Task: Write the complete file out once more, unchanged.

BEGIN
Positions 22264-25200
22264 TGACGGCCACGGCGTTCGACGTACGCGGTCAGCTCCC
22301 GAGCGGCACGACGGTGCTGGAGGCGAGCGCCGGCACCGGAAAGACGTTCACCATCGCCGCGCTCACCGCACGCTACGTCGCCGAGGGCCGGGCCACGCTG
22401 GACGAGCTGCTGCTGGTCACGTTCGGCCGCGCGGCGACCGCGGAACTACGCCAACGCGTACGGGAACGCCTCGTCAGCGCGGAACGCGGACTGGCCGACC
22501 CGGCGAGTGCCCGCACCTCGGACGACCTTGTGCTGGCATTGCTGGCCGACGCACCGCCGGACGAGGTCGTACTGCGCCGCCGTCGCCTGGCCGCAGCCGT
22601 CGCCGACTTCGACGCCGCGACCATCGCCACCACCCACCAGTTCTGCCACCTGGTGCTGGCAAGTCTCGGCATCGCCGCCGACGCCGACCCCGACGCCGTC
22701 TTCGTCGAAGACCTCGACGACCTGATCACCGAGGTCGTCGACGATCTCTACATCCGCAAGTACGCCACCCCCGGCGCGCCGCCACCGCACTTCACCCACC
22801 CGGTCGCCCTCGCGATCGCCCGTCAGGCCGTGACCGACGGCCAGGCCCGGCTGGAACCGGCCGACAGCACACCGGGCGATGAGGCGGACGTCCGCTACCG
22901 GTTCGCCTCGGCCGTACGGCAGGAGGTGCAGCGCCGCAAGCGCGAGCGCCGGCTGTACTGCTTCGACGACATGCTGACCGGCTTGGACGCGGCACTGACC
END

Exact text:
Positions 22264-25200
22264 TGACGGCCACGGCGTTCGACGTACGCGGTCAGCTCCC
22301 GAGCGGCACGACGGTGCTGGAGGCGAGCGCCGGCACCGGAAAGACGTTCACCATCGCCGCGCTCACCGCACGCTACGTCGCCGAGGGCCGGGCCACGCTG
22401 GACGAGCTGCTGCTGGTCACGTTCGGCCGCGCGGCGACCGCGGAACTACGCCAACGCGTACGGGAACGCCTCGTCAGCGCGGAACGCGGACTGGCCGACC
22501 CGGCGAGTGCCCGCACCTCGGACGACCTTGTGCTGGCATTGCTGGCCGACGCACCGCCGGACGAGGTCGTACTGCGCCGCCGTCGCCTGGCCGCAGCCGT
22601 CGCCGACTTCGACGCCGCGACCATCGCCACCACCCACCAGTTCTGCCACCTGGTGCTGGCAAGTCTCGGCATCGCCGCCGACGCCGACCCCGACGCCGTC
22701 TTCGTCGAAGACCTCGACGACCTGATCACCGAGGTCGTCGACGATCTCTACATCCGCAAGTACGCCACCCCCGGCGCGCCGCCACCGCACTTCACCCACC
22801 CGGTCGCCCTCGCGATCGCCCGTCAGGCCGTGACCGACGGCCAGGCCCGGCTGGAACCGGCCGACAGCACACCGGGCGATGAGGCGGACGTCCGCTACCG
22901 GTTCGCCTCGGCCGTACGGCAGGAGGTGCAGCGCCGCAAGCGCGAGCGCCGGCTGTACTGCTTCGACGACATGCTGACCGGCTTGGACGCGGCACTGACC